Posted August 11, 2021
In 2008, Congress passed the Federal Mental Health Parity and Addiction Equity Act (Federal Parity Law) requiring insurance coverage for mental health and substance use disorder to be no more restrictive than coverage for other medical conditions. Although the Federal Parity Law has been on the books for over a decade, the implementation and enforcement has been difficult, and state parity laws have lagged. In 2018, The Parity Leadership Coalition released a state-by-state report card on mental health and substance use disorder parity laws. Thirty-two states received a failing grade, with Kentucky receiving a grade of “D.” Only seven states earned a grade of “C” or higher.
While substantial progress has been made in the areas of financial parity (e.g., cost sharing) and quantitative or numerical treatment limitations (e.g., visit or day limits), challenges to full parity persist in the way some insurers design and apply managed care techniques more restrictively for mental health and addiction treatment. Disparities in these non-quantitative treatment limitations (NQTLs) are often more complex and harder to identify and compare because they are not expressed numerically but still limit the scope or duration of benefits. NQTLs can include prior authorization policies, prescription drug formulary design, step therapy requirements, and provider rate setting methodologies.
House Bill 50, one of five KMA priority bills passed during the 2021 Kentucky General Assembly, will bring much needed transparency to mental health parity by requiring insurers to demonstrate compliance with federal parity laws. Sponsored by Representative Kim Moser, House Bill 50 requires health benefit plans that provide coverage for treatment of mental health conditions and substance use disorder to submit an annual report to the Kentucky Department of Insurance providing a detailed analysis showing that medical necessity criteria and NQTLs are comparable to and applied no more stringently for coverage of mental health and substance use benefits than for medical and surgical benefits. The law applies to health benefit plans issued on or after January 1, 2022. Group health benefit plans covering fewer than 51 employees that are not otherwise required to provide parity in mental health condition benefits under federal law are exempt.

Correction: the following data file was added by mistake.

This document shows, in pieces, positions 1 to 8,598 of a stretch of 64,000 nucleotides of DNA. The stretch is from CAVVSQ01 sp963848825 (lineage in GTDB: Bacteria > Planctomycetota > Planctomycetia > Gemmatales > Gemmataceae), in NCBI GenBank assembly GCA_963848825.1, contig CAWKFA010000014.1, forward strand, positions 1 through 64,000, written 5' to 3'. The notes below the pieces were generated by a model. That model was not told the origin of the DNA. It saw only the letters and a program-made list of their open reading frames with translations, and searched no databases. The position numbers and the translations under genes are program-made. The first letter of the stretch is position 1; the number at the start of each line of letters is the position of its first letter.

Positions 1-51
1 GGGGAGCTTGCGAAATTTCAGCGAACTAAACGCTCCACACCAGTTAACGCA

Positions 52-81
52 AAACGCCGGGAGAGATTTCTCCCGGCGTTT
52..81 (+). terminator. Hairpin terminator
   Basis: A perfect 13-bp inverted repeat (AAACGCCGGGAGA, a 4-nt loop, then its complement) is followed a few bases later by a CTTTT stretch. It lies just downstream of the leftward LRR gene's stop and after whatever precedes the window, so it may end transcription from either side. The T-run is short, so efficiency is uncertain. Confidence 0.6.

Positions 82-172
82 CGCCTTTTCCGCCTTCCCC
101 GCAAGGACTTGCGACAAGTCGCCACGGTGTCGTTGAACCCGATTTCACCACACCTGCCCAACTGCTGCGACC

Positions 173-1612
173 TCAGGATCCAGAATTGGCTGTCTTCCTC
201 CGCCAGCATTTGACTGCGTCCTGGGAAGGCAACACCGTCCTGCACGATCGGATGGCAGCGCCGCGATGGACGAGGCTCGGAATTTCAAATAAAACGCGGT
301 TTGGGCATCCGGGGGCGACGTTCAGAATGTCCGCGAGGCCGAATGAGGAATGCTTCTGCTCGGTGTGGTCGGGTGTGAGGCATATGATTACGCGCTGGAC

Ensuring equal access to mental health and addiction treatment has never been more important to the health and wellbeing of Kentuckians. The COVID-19 pandemic has negatively affected overall mental health and created barriers to treatment for those struggling with mental health and substance use. According to a report by the Kaiser Family Foundation, 35.2% of adults in Kentucky reported symptoms of anxiety or depressive disorder from April 28 to May 10, 2021—the second highest percentage in the nation. Likewise, preliminary data from the Centers for Disease Control and Prevention show a 53% increase in drug overdose deaths in the state during 2020.
By requiring the accountability and transparency that has been missing from mental health parity laws, House Bill 50 can help patients access the care to which they are entitled and put Kentucky on the path toward achieving true mental and behavioral health equity.